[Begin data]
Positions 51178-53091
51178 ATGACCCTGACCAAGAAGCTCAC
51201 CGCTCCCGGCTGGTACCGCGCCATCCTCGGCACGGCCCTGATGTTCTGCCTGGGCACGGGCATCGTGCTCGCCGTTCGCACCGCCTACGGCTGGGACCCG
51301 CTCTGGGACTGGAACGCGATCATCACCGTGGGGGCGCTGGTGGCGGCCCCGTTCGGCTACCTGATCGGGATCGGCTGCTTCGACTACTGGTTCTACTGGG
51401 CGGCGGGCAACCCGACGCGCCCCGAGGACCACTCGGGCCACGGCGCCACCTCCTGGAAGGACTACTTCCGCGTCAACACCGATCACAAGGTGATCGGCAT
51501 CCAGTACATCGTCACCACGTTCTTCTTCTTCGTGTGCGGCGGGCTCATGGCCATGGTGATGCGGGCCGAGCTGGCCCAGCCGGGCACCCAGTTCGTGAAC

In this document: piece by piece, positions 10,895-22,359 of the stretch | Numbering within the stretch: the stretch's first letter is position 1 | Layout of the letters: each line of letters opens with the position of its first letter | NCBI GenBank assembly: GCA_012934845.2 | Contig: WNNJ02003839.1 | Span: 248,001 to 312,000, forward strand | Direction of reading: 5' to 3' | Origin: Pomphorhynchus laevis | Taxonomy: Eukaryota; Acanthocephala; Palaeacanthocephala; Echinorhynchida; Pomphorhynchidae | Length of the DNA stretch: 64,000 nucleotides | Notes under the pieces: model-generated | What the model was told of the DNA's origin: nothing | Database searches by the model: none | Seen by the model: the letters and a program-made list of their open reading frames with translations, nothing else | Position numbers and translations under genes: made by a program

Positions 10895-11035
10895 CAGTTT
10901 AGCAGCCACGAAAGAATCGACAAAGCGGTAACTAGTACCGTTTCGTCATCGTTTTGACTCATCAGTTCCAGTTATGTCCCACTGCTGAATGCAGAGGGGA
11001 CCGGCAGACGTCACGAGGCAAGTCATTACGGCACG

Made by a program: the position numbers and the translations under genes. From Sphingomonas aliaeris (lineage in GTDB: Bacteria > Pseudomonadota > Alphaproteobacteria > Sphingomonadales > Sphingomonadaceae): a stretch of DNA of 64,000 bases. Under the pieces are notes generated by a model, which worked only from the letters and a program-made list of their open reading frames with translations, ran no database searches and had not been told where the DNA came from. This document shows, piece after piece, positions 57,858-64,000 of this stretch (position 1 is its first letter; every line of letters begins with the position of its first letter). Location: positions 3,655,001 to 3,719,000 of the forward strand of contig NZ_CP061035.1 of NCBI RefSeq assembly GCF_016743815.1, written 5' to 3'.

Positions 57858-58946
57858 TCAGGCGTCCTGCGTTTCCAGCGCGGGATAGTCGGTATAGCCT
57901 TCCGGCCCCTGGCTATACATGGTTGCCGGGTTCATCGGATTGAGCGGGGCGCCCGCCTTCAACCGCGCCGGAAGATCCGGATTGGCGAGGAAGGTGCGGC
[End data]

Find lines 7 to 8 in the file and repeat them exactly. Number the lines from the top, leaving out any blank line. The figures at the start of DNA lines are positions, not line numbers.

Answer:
In this document: piece by piece, positions 10,895-22,359 of the stretch | Numbering within the stretch: the stretch's first letter is position 1 | Layout of the letters: each line of letters opens with the position of its first letter | NCBI GenBank assembly: GCA_012934845.2 | Contig: WNNJ02003839.1 | Span: 248,001 to 312,000, forward strand | Direction of reading: 5' to 3' | Origin: Pomphorhynchus laevis | Taxonomy: Eukaryota; Acanthocephala; Palaeacanthocephala; Echinorhynchida; Pomphorhynchidae | Length of the DNA stretch: 64,000 nucleotides | Notes under the pieces: model-generated | What the model was told of the DNA's origin: nothing | Database searches by the model: none | Seen by the model: the letters and a program-made list of their open reading frames with translations, nothing else | Position numbers and translations under genes: made by a program

Positions 10895-11035